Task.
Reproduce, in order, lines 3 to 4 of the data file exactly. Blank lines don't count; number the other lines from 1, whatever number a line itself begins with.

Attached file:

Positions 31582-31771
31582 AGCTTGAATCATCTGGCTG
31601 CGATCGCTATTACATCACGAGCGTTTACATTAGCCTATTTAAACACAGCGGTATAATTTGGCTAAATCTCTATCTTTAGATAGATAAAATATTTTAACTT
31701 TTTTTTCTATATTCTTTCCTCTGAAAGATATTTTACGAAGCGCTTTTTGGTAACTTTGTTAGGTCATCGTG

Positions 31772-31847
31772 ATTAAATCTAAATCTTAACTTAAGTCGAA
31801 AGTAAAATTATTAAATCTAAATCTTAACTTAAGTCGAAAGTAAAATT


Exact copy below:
31601 CGATCGCTATTACATCACGAGCGTTTACATTAGCCTATTTAAACACAGCGGTATAATTTGGCTAAATCTCTATCTTTAGATAGATAAAATATTTTAACTT
31701 TTTTTTCTATATTCTTTCCTCTGAAAGATATTTTACGAAGCGCTTTTTGGTAACTTTGTTAGGTCATCGTG